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The oddly cathartic 'Keep Going Song' will make you alternate between laughing and crying

2020 has definitely, for sure, without a doubt, been the strangest year we as a society have collectively lived through. And it's not even close. Remember when we all thought 2016 was a doozy? How adorable were we then?

We've all worked on ways to cope through the upheaval of a global pandemic, the intensity of social unrest, the chaos of political insanity, and the uncertainty of what comes next. Some of us are dealing with the loss of loved ones, unemployment and financial stress, helping our kids navigate virtual schooling, and the mental health toll all of this is taking.

Considering all of that, most of us can use all the help we can get in the coping department.

Perhaps that's why the "Keep Going Song" from The Bengsons—a husband-wife musical duo—is resonating with so many people. The song, which they says is "meant as a gesture of love, a try, a fail, a blessing, way to be gentle," is quirky, funny, alternatingly silly and profound, and overall just thoroughly delightful. In between the catchy "Keep going on song" choruses, Abigail Bengson speaks and sings a seemingly spontaneous narrative while Shaun Bengson plays a simple guitar riff in the background, and it all works in a weird and wonderful way.


In the beginning it seems like it's just going to be a goofy song as Abigail describes how they ended up living with Shaun's parents' house with their 3-year-old, but when she suddenly shifts into describing the universal truths of what we're all going through, there comes this unexpected emotional unveiling effect. Maybe it's the compassion in the lyrics or the sincerity in her unique voice. Maybe it's when she asks, "Are you okay? Are you alright? Are you okay? Are you alright?" or when she sings, "I hope you have enough good company or enough good memory to last you a long time," but it's hard not to feel understood and comforted by her.

The Keep Going Song (title track)www.youtube.com


By the time you get to the end, you feel almost like you've just had a heartwarming call with an old friend. And it's clear from the more than 2200 comments on Facebook that people found something in the song that hit a soft spot in people around the world.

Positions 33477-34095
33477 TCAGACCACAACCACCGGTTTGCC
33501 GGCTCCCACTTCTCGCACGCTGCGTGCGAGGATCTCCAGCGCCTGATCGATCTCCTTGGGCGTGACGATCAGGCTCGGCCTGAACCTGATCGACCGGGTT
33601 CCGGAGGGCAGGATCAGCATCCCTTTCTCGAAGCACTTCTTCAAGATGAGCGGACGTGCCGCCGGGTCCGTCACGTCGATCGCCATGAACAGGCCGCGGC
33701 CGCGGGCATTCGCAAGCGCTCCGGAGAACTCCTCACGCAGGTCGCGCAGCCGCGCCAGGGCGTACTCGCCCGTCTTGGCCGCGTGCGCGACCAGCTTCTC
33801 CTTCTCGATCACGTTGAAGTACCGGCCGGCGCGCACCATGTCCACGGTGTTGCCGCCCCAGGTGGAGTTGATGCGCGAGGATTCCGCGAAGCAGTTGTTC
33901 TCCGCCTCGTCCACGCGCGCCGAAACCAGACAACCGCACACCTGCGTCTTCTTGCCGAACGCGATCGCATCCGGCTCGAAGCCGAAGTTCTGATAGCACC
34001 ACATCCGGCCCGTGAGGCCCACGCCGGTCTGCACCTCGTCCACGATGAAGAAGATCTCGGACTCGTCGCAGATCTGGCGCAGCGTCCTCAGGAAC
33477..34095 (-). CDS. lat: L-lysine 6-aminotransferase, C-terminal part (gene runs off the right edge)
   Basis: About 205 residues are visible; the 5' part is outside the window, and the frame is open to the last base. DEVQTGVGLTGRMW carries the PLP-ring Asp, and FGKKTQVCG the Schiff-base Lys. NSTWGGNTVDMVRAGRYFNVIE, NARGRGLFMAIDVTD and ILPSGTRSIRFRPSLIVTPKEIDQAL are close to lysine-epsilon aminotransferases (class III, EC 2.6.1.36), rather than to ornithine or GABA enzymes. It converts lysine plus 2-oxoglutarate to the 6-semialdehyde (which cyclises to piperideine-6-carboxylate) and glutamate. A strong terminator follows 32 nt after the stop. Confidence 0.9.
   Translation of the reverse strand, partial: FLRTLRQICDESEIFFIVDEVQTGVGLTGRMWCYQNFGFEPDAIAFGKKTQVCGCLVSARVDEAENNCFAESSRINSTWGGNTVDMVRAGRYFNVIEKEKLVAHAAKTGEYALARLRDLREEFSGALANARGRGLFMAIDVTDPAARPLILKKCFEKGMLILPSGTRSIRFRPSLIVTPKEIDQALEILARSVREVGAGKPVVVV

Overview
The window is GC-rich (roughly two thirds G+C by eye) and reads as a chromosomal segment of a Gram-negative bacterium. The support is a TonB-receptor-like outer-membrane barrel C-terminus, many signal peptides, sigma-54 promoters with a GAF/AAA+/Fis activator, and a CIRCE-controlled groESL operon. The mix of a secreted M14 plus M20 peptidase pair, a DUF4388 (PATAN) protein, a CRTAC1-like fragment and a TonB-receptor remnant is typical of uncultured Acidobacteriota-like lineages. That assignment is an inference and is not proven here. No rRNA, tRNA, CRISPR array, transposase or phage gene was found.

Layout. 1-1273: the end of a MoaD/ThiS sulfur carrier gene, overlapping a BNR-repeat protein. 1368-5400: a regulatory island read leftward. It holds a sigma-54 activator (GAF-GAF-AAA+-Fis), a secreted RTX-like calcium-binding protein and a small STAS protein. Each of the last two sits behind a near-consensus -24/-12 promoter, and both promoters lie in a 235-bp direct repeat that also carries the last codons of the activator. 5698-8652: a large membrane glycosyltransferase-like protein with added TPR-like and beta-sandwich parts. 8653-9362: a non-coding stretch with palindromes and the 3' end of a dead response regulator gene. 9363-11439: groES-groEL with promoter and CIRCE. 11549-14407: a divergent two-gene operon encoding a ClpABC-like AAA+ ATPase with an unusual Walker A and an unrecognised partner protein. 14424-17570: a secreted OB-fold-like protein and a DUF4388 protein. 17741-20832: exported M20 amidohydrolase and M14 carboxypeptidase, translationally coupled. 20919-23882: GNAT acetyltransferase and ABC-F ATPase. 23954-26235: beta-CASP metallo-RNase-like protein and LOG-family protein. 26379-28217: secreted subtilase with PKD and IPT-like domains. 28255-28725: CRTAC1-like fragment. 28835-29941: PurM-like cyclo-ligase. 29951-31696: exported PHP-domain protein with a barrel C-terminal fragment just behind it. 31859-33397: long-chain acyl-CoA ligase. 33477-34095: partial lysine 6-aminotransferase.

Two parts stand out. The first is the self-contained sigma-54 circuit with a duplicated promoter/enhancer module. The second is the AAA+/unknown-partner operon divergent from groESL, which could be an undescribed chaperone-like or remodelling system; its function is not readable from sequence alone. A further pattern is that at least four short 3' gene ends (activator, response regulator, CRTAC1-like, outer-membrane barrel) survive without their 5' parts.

"Thank you so much. I sent this to all my expat friends here in France and we all felt cared for. You are the proof that there are beautiful beautiful people all over the world...love," wrote one commenter.

Another wrote, "This is beautiful and raw and true and inspiring and so so healing and currently rippling around my little universe of Irish family and friends who are rippling it even further. Word."

Others added their gratitude as well:

"Somehow you seem to know my heart in both its joy and its sorrow. Thank you for sharing your prayers of hope and positivity. I will carry them with me tomorrow as I mourn my sister on her birthday."

"Thank you so much for this song. It's the first work of art that has come out from this time that resonates so deeply. Can't help but cry every time I play it (and it's been a whole lot). And sharing. We need this blessing so much. May it bring many good things to you."

"I'll just echo what everyone else is saying here - this is what I hadn't realized I needed since "the shit hit." I felt like I was being hugged by an old friend the entire time I listened. Thank you. All the love to you and your family."

"You have moved me and all the friends and family with whom I've shared this to tears. You went straight to the heart of this moment, fully inhabited all the feelings, and beautifully reached out to hold and be held by us all. This is a powerful gift that we didn't quite appreciate how much we needed until we received it. May you feel a little less alone, too. Thank you for making this Monday morning feel more possible to face now."

Some commenters asked if the couple had a Venmo or Cashapp or something where they could donate a little to say thank you, and The Bensons responded with this:

"Oh this is so kind! Thank you so much! We have the album for sale on iTunes and Apple Music and the money from that would wind its way to us. Or you could send those dollars to your favorite initiative! Here's one doing amazing (non-partisan) work for helping disenfranchised voters, Reclaim Our Vote: bit.ly/rov2020donate"

So yeah, they're as good a people as they seem in their video.